Anglican Primates 2016 (my thoughts)

This last week the Anglican Primates Meeting occurred in Canterbury, and the meeting has attracted much attention.

For background, see here and here.

Two thoughts (since folks have been asking me):

  1. This is a welcome development, because for the Episcopal Church to think that we can “have our cake and eat it, too” is a travesty. What the primates did is to send a signal to the Episcopal Church that certain decisions  we have made having to do with marriage and its redefinition will now bring about certain consequences. We will now no longer be able to tell our global partners in ministry to “bugger off” and that we are going to do our own thing, and still expect that we will be able to be “warm and fuzzy” with them. We can no longer do that. This is a good thing, because in any real relationship, actions have consequences. Show me a relationship in which actions do not have consequences, and I will show you a superficial relationship, which isn’t really real.
  2. It just became a lot easier to imagine a time in the near future when the Episcopal Church will not be part of the Anglican Communion.

As always, the thought of Ephraim Radner in this area is worth considering, and I agree with it wholeheartedly.

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Incurvatus in se

In one of his earlier works, the Lectures on the Romans, Martin Luther drew on highlights from Augustine to introduce theology to an extraordinary image for understanding the experience of being a sinner. ‘Scripture,’ Luther tells us, ‘describes man as so curved in upon himself that he uses not only physical but even spiritual goods for his own purposes and in all things seeks only himself.’ (Luther’s Works, vol. 25, p. 345, see also pp. 291-92). What Luther means is  (i) that despite our best efforts to get beyond ourselves, to love and serve others to the best of our ability, human beings find it impossible to escape the gravity well of self-interest, and (ii) we are often unconscious of this fact, even as it in fact drives our behavior. Luther quotes Jeremiah 17:9: ‘The heart is deceitful above all things, and desperately corrupt–who can understand it?’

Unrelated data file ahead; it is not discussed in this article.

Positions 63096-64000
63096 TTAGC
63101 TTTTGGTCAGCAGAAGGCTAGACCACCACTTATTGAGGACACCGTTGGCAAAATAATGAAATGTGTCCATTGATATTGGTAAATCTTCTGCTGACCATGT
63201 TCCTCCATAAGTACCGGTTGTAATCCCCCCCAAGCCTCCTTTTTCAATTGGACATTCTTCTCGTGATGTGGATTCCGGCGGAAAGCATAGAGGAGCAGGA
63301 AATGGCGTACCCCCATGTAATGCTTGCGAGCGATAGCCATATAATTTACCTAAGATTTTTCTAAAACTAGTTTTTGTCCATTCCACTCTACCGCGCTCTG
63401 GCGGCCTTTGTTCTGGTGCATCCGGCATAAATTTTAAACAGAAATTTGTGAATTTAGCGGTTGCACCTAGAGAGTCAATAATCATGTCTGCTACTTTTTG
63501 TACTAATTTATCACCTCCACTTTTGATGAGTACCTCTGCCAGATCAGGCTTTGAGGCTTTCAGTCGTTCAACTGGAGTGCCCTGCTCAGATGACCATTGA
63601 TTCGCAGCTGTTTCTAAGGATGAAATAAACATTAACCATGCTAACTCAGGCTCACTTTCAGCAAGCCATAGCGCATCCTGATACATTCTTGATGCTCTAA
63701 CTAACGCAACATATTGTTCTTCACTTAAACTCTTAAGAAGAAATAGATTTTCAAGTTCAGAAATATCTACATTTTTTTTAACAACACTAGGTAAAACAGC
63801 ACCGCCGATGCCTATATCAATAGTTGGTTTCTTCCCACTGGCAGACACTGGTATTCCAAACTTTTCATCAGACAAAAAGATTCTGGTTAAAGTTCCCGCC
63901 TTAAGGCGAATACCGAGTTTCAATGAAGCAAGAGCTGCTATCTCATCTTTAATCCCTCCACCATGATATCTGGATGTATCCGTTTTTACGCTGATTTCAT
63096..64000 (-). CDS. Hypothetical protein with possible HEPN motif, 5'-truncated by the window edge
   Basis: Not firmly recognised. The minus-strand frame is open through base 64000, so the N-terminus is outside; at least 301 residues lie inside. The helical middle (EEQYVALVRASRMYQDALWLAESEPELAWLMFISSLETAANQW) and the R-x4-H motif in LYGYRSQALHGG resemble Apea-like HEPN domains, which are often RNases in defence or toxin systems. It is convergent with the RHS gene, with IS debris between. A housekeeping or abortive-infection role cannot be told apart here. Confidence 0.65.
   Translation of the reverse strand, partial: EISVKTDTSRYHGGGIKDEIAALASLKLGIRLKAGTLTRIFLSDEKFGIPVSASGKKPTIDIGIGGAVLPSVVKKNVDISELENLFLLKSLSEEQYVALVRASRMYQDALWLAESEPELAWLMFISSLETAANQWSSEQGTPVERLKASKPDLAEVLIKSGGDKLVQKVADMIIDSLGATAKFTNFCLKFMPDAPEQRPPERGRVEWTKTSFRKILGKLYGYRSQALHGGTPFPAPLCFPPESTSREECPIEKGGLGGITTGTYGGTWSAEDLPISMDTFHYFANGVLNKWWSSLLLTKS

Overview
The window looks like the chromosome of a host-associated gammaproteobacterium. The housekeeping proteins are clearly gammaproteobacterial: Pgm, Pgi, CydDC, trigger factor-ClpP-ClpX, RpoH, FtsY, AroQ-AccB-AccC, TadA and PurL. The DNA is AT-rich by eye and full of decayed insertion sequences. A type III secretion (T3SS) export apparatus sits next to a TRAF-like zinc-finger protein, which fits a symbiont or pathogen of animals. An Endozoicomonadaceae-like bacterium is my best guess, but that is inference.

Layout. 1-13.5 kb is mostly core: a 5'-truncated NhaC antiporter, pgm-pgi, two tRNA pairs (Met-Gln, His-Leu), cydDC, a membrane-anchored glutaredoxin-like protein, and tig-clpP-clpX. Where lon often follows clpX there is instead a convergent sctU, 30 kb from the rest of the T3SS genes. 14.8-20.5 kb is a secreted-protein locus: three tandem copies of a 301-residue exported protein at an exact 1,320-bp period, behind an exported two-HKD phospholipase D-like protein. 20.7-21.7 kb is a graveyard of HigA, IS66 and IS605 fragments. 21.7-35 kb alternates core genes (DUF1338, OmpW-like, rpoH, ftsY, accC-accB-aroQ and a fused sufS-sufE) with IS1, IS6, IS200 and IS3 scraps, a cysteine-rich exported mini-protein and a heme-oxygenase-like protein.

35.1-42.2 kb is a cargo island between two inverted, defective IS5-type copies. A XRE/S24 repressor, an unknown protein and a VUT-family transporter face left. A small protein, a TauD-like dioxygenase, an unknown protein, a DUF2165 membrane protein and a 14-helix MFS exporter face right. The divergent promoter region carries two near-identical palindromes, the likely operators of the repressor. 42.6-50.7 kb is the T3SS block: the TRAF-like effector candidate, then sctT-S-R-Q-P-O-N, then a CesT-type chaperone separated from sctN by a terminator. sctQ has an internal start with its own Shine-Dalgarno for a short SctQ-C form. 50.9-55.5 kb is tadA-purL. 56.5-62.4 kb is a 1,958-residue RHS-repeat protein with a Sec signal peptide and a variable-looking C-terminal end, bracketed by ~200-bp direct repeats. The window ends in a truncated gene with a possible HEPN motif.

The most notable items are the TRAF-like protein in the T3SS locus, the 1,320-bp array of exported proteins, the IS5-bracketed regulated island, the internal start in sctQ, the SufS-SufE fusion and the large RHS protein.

— Quoted from The Mockingbird, vol. 6, p. 35.

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Epiphany & the Strange Gift

What is the strangest birthday gift you have ever received?

What if someone gave you the gift of a tombstone for your birthday? How about a coffin?

As I said in a sermon on the 4th floor this past Sunday, if one is in their 20’s, with decades of life in front of them, they might interpret such a gift as a bizarre joke. But if you are in your 70’s or 80’s, with only a few more years of this life to look forward to, then such a present would surely provoke distress and offense.

As Fr. David hinted from the Christ Church pulpit this last Sunday, the gift of myrrh—gifted by the three Magi to the baby Jesus on that day long ago—is a strange gift indeed. A spice or ointment used for embalming the dead, it points directly to the death of this Baby. Here in the presence of the Mother of God, it foreshadows the cross of Christ, the arrow which will pierce her own heart (Luke 2:35).

There is so much going on in Matthew’s presentation of these exotic Magician-Kings from the East. In addition to the foreshadowing of the cross, this story also startles us into the realization that Christ came to form a new global community, a new international family, composed not just of Jews and Gentiles, but also of “civilized” and “barbarian.” For not only were these three strange pilgrims not religious authorities; not only where they not rank-and-file Jewish worshippers; they weren’t even Roman citizens. They were literally from the edges of the earth, from way outside “the grid.” And yet in Matthew’s story they are the first to bow down and worship the Jewish Messiah.

These are just a couple of reasons why, for me, the Epiphany is my favorite feast of the Church. A couple of reasons why, too, we named our new community within Christ Church “the Epiphany Community.”

As we observe the final Epiphany (January 6) before launching Christ Church South, I am full of awe and excitement. Awe that God has been faithful; excitement for the coming season of mission and ministry.

I am mindful that the mission of Gospel love in the world is unstoppable. As we continue to commend the love of Christ to all kinds of folks in Tyler and East Texas, God will bless our efforts, even though the results will not look like what we expect. It will be an astonishing surprise.

Here, too, we find a clue from Matthew’s story in chapter 2 of his Gospel. Imagine what was going on in Mary and Joseph’s hearts and minds that night. They have finally found a place to lay their weary bodies. A firm bed from which to enter into the travail of childbirth. At this point Mary and Joseph have literally had their world turned upside down, and their heads are spinning. They don’t “know which way is up.” Neither would I, had I experienced all of that: the visitations from the angels, the unexplainable pregnancy, the near divorce, the forced migration. Surely they were on the brink of a nervous breakdown or worse.

And then, after the crying newborn has been safely delivered, as Mary’s pain and discomfort finally recedes, they look up, and what do they see? An astonishing surprise. A multitude of shepherds surrounding three strange Kings from the East, bowing down to worship their child, bearing lavish gifts of grace and abundance.

At that moment, their struggling trust was vindicated, and they knew that God powerfully at work in their lives. It was wild. It was crazy. It was uncontrollable. But it was from the Lord.

As it was for them on that first Epiphany, so may it be for us in ours.

Happy New Year!

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